Please use this identifier to cite or link to this item: http://hdl.handle.net/2440/73914
Type: Thesis
Title: Cadmium enrichment in paddy rice grain: understanding the effect of soil oxidation and limiting the risk through soil and foliar treatments.
Author: de Livera, Jennifer
Issue Date: 2011
School/Discipline: School of Agriculture, Food and Wine
Abstract: Cadmium (Cd) is a non-essential element and agricultural soil contaminant (Friberg et al., 1974). Cadmium accumulation in paddy rice grain is a human health risk, exacerbated by the fact that grains accumulate more Cd than the nutrients iron (Fe) and zinc (Zn), based on their relative soil concentrations (Chaney et al., 1996), which enhances Cd bioavailability (McLaughlin et al., 1999b). The enrichment of Cd in paddy rice grain occurs during soil oxidation, which accompanies pre-harvest drainage of the flooded paddy (Iimura, 1981b; Inahara et al., 2007) and coincides with the grain-filling phase of rice growth. The objectives of this thesis were to elucidate which soil processes are likely responsible for Cd accumulation and enrichment relative to Fe and Zn in paddy rice grain, and to determine whether soil amendments to paddy fields or foliar sprays to rice plants could be used to limit Cd accumulation and enrichment in paddy rice grain. In Chapter 3 it is demonstrated that differential oxidation of sulfide minerals is not likely the process responsible for Cd enrichment in paddy rice grain. In Chapter 4 it is shown that when sulfide minerals form and then oxidize in a soil environment, this process in fact limits Cd solubility relative to Fe and Zn. This brings to light a new paradigm, that sulfide formation, prior to oxidation, is in fact the best-case scenario in terms of limiting Cd enrichment in paddy rice grain. In Chapter 4 it is demonstrated that under conditions of sulfate-limitation (i.e. worst-case scenario for Cd enrichment), the Cd:Fe and Cd:Zn ratios in soil solution are lower for soil higher in Fe and/or Zn. However, in Chapter 5 it is shown that rice plants grown in soil amended with the same rates of Fe and/or Zn as in Chapter 4, produced grains with higher Cd:Fe and Cd:Zn ratios than controls. When Mn was added to soil, rice grains contained more Zn, and therefore the bioavailability of Cd was lower. When soil was amended with EDTA, rice grains had lower Cd:Fe and Cd:Zn ratios and therefore would pose a lesser risk to human health from Cd, whereas foliar sprays of EDTA or Zn had no effect on relative accumulation of metals in grains. This thesis addresses major knowledge gaps in the area of Cd enrichment in paddy rice. It is suggested that the relative accumulation of Cd, Fe and Zn in paddy rice grain is most likely the net effect of the oxidation of sulfide minerals and concurrent cation competition during pre-harvest drainage. It is also shown that Cd accumulation in paddy rice grain may be greater for rice grown in soils higher in Fe and Zn in the presence of chloride, and that the risk may be lesser for soils high in Mn, or amended with EDTA. Further research is suggested to support these observations under a wider range of conditions.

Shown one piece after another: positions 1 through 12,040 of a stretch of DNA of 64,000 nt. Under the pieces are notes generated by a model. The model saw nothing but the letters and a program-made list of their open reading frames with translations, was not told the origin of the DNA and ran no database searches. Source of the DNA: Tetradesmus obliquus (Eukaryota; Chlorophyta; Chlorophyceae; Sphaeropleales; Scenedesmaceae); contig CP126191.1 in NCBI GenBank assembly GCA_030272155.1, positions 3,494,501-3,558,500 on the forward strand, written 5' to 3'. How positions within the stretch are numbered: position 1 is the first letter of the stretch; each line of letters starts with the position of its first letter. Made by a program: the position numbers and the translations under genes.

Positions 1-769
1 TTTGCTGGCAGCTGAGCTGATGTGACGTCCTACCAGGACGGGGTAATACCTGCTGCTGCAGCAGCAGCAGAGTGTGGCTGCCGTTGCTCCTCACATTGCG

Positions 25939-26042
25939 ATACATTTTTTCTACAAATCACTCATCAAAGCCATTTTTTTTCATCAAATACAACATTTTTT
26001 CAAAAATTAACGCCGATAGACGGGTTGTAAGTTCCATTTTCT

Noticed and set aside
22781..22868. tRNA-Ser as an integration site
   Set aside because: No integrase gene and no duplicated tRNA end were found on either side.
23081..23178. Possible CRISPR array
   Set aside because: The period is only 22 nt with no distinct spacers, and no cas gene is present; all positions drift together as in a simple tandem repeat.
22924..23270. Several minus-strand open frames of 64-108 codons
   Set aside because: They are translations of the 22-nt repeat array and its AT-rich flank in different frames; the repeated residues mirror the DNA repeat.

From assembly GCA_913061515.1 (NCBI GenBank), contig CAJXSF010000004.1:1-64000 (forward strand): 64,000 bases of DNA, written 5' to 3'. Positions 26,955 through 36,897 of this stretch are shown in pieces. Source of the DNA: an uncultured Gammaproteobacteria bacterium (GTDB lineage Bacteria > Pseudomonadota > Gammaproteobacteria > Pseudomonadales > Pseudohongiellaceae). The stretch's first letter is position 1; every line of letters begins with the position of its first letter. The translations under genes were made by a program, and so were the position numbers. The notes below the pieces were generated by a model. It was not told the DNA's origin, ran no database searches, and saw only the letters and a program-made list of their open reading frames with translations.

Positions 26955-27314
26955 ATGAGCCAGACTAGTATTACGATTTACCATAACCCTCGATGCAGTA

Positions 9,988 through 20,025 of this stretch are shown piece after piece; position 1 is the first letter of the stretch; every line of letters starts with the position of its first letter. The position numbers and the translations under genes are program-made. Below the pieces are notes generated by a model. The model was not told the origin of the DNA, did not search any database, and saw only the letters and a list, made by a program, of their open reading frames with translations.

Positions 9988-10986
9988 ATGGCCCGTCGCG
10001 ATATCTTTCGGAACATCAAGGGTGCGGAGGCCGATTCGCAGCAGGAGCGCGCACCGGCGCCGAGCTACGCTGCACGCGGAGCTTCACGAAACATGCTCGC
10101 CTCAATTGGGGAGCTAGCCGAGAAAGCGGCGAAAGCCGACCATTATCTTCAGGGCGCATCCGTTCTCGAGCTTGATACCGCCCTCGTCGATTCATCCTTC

Advisor: McLaughlin, Michael John
Dissertation Note: Thesis (Ph.D.) -- University of Adelaide, School of Agriculture, Food and Wine, 2011
Keywords: soil redox chemistry; cadmium in rice grain; zinc; iron
Provenance: Copyright material removed from digital thesis. See print copy in University of Adelaide Library for full text.
Appears in Collections:Research Theses

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